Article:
10 Sep 2012:
Wind Resources Could Meet
Global Energy Demands, Study Says
The earth contains enough wind energy to meet all of humanity’s power needs
if future technologies are able to tap into high-altitude winds, a new study says. Using models to quantify wind energy potential,
researchers at the Carnegie Institution for Science and the Lawrence Livermore National Laboratory calculated that more than 400 terrawatts of power could be extracted from the planet’s surface winds — which could be accessed with land- and ocean-based turbines — and more than 1,800 terrawatts could be generated by high-altitude winds using technologies that combine turbines and kites. Currently human civilization uses about 18 terrawatts of power. The researchers’ calculations, which are described in the journal Nature Climate Change
, are based on global geophysical limits, and do not take into consideration technical or economic limitations. The study said the effects of extracting enough wind power to meet current global demand would be minimal as long as turbines are scattered worldwide.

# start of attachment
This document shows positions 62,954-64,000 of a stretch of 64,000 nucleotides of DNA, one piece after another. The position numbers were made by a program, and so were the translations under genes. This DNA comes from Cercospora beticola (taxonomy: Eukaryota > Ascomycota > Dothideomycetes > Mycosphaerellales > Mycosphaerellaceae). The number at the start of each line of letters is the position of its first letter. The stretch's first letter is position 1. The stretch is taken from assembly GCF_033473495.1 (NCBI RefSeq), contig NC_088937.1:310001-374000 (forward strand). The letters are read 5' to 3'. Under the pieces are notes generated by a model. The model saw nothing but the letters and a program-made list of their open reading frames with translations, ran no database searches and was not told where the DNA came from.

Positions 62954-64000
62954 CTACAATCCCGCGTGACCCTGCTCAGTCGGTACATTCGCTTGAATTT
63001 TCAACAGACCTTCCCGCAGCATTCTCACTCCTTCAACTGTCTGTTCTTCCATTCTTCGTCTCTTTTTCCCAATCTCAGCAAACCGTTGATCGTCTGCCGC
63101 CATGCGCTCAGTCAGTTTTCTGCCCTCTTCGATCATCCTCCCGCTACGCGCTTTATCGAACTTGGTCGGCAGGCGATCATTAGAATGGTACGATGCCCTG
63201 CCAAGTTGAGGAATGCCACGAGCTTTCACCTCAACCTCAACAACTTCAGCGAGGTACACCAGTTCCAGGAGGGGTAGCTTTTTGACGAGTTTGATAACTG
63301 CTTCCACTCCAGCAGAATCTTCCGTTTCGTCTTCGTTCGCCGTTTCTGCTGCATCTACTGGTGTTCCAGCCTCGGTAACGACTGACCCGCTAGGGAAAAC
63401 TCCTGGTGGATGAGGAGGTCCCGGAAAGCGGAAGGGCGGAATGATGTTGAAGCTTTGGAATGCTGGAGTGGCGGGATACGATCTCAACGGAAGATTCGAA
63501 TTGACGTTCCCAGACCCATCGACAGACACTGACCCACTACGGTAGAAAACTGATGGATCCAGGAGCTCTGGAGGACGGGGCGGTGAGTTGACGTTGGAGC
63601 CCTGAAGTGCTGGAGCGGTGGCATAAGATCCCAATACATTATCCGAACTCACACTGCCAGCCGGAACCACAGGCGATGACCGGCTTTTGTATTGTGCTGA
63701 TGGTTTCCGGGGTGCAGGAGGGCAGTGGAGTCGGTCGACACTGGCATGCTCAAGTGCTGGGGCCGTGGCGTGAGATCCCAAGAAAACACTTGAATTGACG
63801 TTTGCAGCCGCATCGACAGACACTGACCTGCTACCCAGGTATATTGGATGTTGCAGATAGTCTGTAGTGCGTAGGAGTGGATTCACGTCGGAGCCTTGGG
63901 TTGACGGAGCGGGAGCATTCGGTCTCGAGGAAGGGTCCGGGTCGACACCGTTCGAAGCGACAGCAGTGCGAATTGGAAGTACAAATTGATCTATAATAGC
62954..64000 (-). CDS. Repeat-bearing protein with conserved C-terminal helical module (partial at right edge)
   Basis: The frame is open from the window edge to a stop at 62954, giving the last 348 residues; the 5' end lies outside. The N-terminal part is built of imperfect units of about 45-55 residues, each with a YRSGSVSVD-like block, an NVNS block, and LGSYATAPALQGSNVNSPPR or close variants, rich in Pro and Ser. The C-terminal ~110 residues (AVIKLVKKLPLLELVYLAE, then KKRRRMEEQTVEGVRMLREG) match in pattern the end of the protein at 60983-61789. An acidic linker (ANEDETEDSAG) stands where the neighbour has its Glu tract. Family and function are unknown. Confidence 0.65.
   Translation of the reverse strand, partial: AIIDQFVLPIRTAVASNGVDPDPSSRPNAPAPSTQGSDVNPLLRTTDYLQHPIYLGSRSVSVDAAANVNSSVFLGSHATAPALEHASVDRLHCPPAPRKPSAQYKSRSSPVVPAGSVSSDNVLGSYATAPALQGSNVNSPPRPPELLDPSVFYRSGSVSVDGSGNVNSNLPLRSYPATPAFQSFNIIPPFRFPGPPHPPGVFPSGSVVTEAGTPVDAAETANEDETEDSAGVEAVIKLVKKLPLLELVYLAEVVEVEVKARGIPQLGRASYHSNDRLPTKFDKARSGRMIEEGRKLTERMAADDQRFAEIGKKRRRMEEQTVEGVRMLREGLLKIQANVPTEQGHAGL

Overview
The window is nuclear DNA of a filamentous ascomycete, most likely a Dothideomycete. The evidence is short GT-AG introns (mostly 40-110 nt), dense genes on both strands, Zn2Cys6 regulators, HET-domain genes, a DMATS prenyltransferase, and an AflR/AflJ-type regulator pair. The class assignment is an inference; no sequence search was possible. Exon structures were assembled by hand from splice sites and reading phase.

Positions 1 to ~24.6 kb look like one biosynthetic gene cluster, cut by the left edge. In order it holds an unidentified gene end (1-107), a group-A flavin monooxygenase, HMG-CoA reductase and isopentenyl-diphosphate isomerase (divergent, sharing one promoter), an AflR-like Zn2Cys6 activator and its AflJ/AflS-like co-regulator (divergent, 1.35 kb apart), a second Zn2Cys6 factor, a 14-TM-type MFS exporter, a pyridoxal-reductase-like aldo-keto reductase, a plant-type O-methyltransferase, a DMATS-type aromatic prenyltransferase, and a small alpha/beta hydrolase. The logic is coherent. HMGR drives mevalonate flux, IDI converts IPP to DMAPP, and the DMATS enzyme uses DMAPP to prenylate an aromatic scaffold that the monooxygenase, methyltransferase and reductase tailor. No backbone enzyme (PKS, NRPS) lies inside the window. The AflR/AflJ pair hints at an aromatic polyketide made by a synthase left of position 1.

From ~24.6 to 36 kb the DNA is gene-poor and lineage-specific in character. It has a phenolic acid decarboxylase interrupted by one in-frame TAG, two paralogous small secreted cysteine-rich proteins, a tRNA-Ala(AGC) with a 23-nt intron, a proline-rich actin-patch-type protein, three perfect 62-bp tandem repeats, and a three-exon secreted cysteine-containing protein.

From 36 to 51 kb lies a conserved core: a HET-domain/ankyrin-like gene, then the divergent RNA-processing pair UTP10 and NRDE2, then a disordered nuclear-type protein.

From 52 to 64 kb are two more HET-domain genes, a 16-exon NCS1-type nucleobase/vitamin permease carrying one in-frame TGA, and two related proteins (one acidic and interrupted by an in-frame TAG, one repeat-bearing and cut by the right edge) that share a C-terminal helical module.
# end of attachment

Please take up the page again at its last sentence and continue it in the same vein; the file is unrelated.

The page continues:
Yale Environment 360 is
a publication of the
Yale School of Forestry
& Environmental Studies
e360 on Facebook
Donate to e360
View mobile site
Subscribe to our newsletter
Subscribe to our feed:
Yale Environment 360
articles are now available in Spanish and Portuguese on Universia
, the online educational network. Visit the site.
Business & Innovation
Policy & Politics
Pollution & Health
Science & Technology
Antarctica and the Arctic
Central & South America
A Yale Environment 360
video explores Ecuador’s threatened Yasuni Biosphere Reserve with scientists inventorying its stunning forests and wildlife. Watch the video.
is now available for mobile devices at e360.yale.edu/mobile
The Warriors of Qiugang
, a Yale Environment 360
video that chronicles the story of a Chinese village’s fight against a polluting chemical plant, was nominated for a 2011 Academy Award for Best Documentary (Short Subject).
Watch the video.
Top Image: aerial view of Iceland
. © Google & TerraMetrics.
In a Yale Environment 360
video, photographer Pete McBride documents how increasing water demands have transformed the Colorado River, the lifeblood of the arid Southwest. Watch the video.